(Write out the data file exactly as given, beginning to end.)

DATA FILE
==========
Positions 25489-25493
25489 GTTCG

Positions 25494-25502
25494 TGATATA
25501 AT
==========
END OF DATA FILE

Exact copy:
Positions 25489-25493
25489 GTTCG

Positions 25494-25502
25494 TGATATA
25501 AT